Ang Kiukok

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Ang Kiukok
Born Ang Kiukok
(1931-03-01)March 1, 1931
Davao, Davao Province, Philippine Islands
Died May 9, 2005(2005-05-09) (aged 74)
Quezon City, Philippines[1]
Nationality Filipino
Education University of Santo Tomas
Vicente Manansala
Known for Painting
Movement Cubism
Surrealism
Expressionism
Awards National Artist of the Philippines
Chinese name
Traditional Chinese 洪救國
Simplified Chinese 洪救国

Ang Kiukok (March 1, 1931 – May 9, 2005) was a Filipino painter of Chinese descent and was a National Artist for Visual Arts.[2]

Early life and training[edit]

Ang was born on March 1, 1931 in Davao, Davao Province, Philippine Islands to Vicente Ang and Chin Lim[1] who were immigrants from Xiamen, China.[3] Ang Kiukok was the only son in his family and he had four sisters. Ang Kiukok was originally meant to be named Ang Hua Shing ("Hua Shing" literally means "Chinese-born") but did not push through with the plan upon learning that his cousin was given the name by Kiukok's uncle.[1]

Ang was taught by a commercial artist at a young age on how to make charcoal portrait.[3] His influence at the time was the artworks of Qi Baishi.[1] After World War II, the family moved to Cotabato. Ang made movie billboards here and later his family moved to Manila where he attended the University of Santo Tomas where one of his mentors was Vicente Manansala.[3] He studied in the university from 1952 to 1954.[1]

Career[edit]

Ang's first formal recognition in his career as an artist was when his work Calesa garnered third place at the Shell National Students Art Competition in 1953. In 1954, he launched his first one-man show at the Contemporary Arts Gallery after he was urged by his mentor Manansala.[1] Within a few years his works such as garnered him more recognition such as Still Life (1951, Honorable mention), The Bird (1959, First Prize), Still Life in Red (1963, Third Prize), Fish (1963, Second Prize), and Geometric Still-Life Fish (1963, Second Prize). All of these recognition was from the Art Association of the Philippines.[1]

He first attained prominence in the Philippine arts scene in the 1960s with a distinct style that fused influences from cubism, surrealism and expressionism. Some classified his style as "figurative expressionism", others merely called it ugly. What could not be doubted was the violence in his imagery, a factor that slighted the commercial viability of his works until the 1980s. He favored such subjects as fighting cocks, rabid dogs, and people enraptured by rage or bound in chains. As someone who has a Catholic background, he painted multiple depictions of the crucified Christ that did not shirk from portraying the agonies normally associated with the crucifixion. When asked why he was so angry, he replied, "Why not? Open your eyes. Look around you. So much anger, sorrow, ugliness. And also madness." The intensity of his works stood in contrast to his own personality, described as "placid and affable".[3][4]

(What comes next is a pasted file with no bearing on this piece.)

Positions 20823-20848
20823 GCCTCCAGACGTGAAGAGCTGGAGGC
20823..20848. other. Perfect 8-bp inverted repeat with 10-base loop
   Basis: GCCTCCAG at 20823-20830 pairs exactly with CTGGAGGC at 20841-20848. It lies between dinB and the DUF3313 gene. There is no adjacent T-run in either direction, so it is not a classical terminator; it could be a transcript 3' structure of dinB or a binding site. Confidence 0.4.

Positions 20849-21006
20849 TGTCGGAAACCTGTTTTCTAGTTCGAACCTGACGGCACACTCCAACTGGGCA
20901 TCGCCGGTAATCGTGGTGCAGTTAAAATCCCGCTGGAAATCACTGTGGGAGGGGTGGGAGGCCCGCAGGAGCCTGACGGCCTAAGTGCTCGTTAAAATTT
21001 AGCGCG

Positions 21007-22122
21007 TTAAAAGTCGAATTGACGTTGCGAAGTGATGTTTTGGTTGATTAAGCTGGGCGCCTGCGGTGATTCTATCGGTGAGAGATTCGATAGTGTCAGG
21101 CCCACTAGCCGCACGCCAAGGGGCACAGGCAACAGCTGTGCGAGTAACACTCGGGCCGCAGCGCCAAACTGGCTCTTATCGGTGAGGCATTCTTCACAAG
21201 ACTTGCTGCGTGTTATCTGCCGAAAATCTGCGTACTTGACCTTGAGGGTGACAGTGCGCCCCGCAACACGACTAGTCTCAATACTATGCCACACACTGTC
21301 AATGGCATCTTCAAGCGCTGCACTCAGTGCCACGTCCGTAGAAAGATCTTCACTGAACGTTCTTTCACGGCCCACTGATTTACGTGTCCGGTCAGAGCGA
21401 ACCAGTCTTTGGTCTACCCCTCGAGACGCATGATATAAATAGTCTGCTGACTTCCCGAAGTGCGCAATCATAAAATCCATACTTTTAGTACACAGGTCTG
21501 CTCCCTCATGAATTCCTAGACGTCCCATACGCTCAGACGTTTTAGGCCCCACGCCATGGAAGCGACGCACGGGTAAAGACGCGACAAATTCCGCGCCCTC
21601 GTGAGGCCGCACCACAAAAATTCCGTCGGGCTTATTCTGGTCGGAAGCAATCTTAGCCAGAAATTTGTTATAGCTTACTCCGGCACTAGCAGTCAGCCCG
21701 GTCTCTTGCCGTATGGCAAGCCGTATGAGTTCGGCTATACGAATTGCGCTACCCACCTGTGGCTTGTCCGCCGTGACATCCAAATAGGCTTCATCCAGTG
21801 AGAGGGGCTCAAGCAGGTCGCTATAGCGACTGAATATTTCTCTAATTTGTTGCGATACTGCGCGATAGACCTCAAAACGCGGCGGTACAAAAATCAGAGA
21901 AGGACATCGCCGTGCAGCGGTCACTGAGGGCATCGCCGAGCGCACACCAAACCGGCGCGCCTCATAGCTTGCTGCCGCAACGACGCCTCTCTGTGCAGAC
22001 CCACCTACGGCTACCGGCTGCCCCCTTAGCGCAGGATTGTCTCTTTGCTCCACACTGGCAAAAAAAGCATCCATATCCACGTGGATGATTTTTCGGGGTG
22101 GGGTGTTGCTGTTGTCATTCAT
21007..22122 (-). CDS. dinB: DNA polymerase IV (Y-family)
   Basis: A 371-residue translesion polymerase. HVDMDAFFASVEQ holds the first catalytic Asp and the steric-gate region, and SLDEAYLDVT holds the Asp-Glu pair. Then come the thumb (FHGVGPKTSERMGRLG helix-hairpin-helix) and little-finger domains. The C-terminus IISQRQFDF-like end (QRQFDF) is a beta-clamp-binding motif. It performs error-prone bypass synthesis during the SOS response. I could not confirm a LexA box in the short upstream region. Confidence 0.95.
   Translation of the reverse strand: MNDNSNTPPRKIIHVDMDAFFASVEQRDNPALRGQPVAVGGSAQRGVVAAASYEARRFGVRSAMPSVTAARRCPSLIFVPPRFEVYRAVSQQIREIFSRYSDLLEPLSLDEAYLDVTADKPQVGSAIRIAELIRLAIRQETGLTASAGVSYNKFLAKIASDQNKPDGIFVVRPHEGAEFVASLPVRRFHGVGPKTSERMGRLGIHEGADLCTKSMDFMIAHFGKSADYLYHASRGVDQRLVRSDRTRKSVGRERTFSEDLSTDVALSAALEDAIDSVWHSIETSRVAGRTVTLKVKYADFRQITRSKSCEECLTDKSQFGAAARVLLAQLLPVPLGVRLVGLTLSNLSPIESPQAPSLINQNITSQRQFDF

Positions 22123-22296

The grave of Ang Kiukok at the Libingan ng mga Bayani.

It did not escape attention that many of Ang's most violent or gruesome imagery was painted during the martial law rule of Ferdinand Marcos, though he did not build a reputation for himself as a prominent critic of the Marcos regime.

Ang was conferred the honor of being a National Artist for Visual Arts in 2001, by virtue of Presidential Proclamation No. 32, s. 2001, which was signed on April 20, 2001.[5] The ceremonial conferment of the honor to Ang and three other artists - F. Sionil Jose (literature), Ishmael Bernal (film) and Severino Montano (theater arts) - was held on June 11, 2001.[6]

Legacy and death[edit]

In the end, Ang emerged not only as a critical favorite, but a commercially popular artist as well. Upon his death from cancer on May 9, 2005, it was reported that he and fellow National Artist Fernando Amorsolo were the most widely bidded after Filipino painters in auctions.[7]

References[edit]

Specific[edit]

  1. ^ a b c d e f g "ANG KIUKOK". Geringer Art, Ltd. Retrieved 8 October 2016. 
  2. ^ Cultural Center of the Philippines (2008). The National Artists of the Philippines 1999-2003. Pasig City: Anvil Publishing, Inc. ISBN 971-27-1412-8. 
  3. ^ a b c d "Ang Kiukok: From Xiamen to Davao to National Artist". Inquirer.net. Philippine Daily Inquirer. 29 February 2016. Retrieved 8 October 2016. 
  4. ^ (Cultural Center of the Philippines 2008, p. 20)
  5. ^ "Proclamation No. 32, s. 2001 | Official Gazette of the Republic of the Philippines". gov.ph. Retrieved 2014-01-29. 
  6. ^ Vanzi, Sol Jose (May 21, 2001). "4 NATIONAL ARTISTS HONORED ON INDEPENDENCE DAY". PHILIPPINE HEADLINE NEWS ONLINE. Manila. Retrieved February 5, 2013. 
  7. ^ "inq7.net". news.inq7.net. Retrieved 2014-04-03. 

General[edit]

  • Torres, Emmanuel (2003). "Ang Kiukok's Icons of Pain and Struggle". The National Artists of the Philippines 1999-2003. Philippines: Cultural Center of the Philippines & Anvil Publishing, Inc. pp. 15–29. ISBN 971-27-1411-X. 
  • Zulueta, Lito B. Visionary National Artist Ang Kiukok Dies; 74, The Philippine Daily Inquirer, May 11, 2005, retrieved on January 1, 2007 and FilipinioLibrarian.Blogspot.com, retrieved on, July 6, 2007
  • Endaya, Imelda Cajipe (artist and independent curator) and Cecilia B. Rebong (Philippine Consul-General). "Pamana: Modernong Sining" (A Heritage of Modern Art), An Art Exhibit from the Collection of the Philippine Center in New York, Printed Catalogue, The Consulate General of the Philippines, Philippine Center Management Board, and PCGNY.net, June 11, 2007, 12 pages.